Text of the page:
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Don’t Overload Your Utility’s Customers

image credit: Photo 38117492 © Kianlin |
Andy Gotlieb's picture
Editor of a specialty publication, former public relations practitioner, Freelancer

I hold 34 years of experience in communications, mostly in journalism, with a decade in public relations, too.  The first 17 years were spent in print journalism, where I covered, at various...

  • Member since 2016
  • 1,042 items added with 541,593 views
  • Mar 10, 2023

Who among us hasn’t bought something online from a retailer and, in exchange for a discount, agreed to receive promotional emails?

And who among us was soon annoyed by daily (or more) emails from said retailer? And who among us has quickly hit the “unsubscribe” button?

I bring up this topic because I received an email today from my utility with my weekly home energy report and was happy to learn that my “Combined Energy Usage was 11% less than your efficient neighbors.”

Two days earlier, the utility sent me my weekly energy report, which detailed how much electricity and gas I used the prior week compared to the week before, along with a projected monthly bill.

And sometime within the past week, I got an email notice about rate changes.

While I don’t mind the frequency of these emails, in part because of my posting on Energy Central, utilities need to be mindful of not sending out too much information. I’m wondering if some regular customers are finding the more frequent emailing bordering on obtrusive.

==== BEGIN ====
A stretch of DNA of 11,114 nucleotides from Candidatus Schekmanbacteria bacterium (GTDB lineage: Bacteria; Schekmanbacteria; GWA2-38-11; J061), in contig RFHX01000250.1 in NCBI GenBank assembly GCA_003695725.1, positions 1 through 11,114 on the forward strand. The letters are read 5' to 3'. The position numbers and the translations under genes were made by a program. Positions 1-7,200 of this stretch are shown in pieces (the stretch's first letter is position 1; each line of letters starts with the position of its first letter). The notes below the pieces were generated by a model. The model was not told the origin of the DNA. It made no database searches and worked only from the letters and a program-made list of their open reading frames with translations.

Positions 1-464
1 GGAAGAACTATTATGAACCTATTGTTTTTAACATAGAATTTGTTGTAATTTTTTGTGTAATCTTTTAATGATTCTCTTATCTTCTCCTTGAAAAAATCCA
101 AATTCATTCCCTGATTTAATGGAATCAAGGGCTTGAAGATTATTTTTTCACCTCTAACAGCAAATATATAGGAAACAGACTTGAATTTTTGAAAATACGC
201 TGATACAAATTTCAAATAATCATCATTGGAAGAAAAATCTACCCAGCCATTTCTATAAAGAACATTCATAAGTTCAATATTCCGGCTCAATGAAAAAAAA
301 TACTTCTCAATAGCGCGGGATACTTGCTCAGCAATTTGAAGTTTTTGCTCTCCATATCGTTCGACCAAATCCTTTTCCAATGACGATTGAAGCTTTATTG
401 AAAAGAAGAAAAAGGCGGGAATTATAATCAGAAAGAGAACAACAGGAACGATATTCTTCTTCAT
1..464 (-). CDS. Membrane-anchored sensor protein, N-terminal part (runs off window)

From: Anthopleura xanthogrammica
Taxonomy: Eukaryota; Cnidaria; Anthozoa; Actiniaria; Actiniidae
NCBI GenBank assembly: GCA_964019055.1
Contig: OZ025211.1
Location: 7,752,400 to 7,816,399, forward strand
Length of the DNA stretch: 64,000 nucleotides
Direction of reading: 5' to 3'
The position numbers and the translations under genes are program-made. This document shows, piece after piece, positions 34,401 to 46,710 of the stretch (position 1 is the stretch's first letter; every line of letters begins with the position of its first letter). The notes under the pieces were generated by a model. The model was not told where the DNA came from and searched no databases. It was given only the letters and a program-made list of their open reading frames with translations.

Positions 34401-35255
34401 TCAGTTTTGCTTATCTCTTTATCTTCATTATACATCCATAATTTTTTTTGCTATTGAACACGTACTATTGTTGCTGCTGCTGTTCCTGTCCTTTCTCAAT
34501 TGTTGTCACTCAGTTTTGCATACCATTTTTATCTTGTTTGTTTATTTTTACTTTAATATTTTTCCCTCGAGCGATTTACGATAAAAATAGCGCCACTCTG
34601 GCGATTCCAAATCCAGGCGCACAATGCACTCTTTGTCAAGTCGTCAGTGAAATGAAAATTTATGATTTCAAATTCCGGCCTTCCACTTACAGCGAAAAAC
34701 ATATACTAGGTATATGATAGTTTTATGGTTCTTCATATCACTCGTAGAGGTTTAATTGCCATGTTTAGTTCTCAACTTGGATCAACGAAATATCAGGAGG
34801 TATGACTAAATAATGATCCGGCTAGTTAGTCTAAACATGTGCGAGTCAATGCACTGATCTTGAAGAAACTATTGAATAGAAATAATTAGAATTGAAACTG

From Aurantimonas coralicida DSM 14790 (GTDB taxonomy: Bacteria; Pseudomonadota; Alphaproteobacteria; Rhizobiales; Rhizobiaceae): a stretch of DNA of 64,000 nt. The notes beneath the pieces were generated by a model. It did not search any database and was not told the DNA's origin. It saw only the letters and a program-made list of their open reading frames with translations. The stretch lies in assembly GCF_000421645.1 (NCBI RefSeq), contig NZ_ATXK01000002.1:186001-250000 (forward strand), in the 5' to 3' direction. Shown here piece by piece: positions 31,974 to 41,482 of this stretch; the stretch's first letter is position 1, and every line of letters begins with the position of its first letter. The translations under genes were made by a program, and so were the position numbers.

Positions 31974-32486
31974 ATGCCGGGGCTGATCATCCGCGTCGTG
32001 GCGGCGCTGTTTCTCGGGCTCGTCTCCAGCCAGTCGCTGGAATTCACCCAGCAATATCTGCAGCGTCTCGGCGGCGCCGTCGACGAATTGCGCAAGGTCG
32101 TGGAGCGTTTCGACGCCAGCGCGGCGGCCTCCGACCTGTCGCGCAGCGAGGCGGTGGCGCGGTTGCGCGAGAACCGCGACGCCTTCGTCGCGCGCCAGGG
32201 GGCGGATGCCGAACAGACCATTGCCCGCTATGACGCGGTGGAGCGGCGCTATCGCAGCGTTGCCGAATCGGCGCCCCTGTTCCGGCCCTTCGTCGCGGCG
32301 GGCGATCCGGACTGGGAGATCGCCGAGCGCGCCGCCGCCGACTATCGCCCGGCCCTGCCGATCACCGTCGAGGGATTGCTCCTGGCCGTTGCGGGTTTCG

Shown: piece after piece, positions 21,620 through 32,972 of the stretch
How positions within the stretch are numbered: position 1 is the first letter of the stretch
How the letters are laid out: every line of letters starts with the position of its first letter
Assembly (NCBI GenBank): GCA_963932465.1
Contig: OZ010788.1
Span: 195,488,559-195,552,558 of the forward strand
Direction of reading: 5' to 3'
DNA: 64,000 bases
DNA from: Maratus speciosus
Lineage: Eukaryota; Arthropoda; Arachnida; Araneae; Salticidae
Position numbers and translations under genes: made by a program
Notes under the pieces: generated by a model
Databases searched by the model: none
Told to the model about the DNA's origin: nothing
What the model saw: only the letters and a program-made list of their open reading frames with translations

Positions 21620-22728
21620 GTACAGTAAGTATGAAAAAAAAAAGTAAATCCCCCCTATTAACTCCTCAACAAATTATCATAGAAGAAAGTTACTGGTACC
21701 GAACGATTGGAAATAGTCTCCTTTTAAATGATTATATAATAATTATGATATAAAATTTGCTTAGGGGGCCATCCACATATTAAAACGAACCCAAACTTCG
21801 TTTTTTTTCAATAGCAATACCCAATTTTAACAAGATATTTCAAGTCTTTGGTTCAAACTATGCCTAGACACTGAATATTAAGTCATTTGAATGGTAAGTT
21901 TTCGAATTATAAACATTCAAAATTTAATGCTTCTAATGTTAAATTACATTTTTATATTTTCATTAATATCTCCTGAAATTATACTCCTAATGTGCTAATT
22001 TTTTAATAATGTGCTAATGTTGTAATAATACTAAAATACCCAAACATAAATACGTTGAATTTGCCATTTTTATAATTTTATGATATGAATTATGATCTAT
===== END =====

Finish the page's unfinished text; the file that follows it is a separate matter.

The lesson here is thus: Keep your number of communications to a minimum; if not, you risk having customers ignore you when important information needs to be imparted.

Since a utility won’t be hawking sales and promotions like a retail business, you must be cautious in how your present information. It doesn’t matter whether it’s through email, social media, bill inserts or whatever the latest technology is.

One exception: your utility’s website. It’s your space, so you’re free to post however often you want and with whatever you want. Customers who visit your website and doing so of their own volition, so you want to be barraging them with messages.

As always, there are exceptions to any rule. In times of crisis, such as a long-lasting power outage, communicate as often as is warranted with important new news.

In general, however, spread out your communications as much as you can. A bill insert or two a month is fine. Maybe one or two emails a week is OK, too. With social media, you can be more proactive, since customers can choose whether to view your content.

Finally, there may be some revised thinking going on in terms of communications. Some firms are scaling back. For example, my “day job” has trimmed one of its weekly emails, realizing it’s overkill. That’s a step in the right direction.


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Andy Gotlieb's picture
Thank Andy for the Post!
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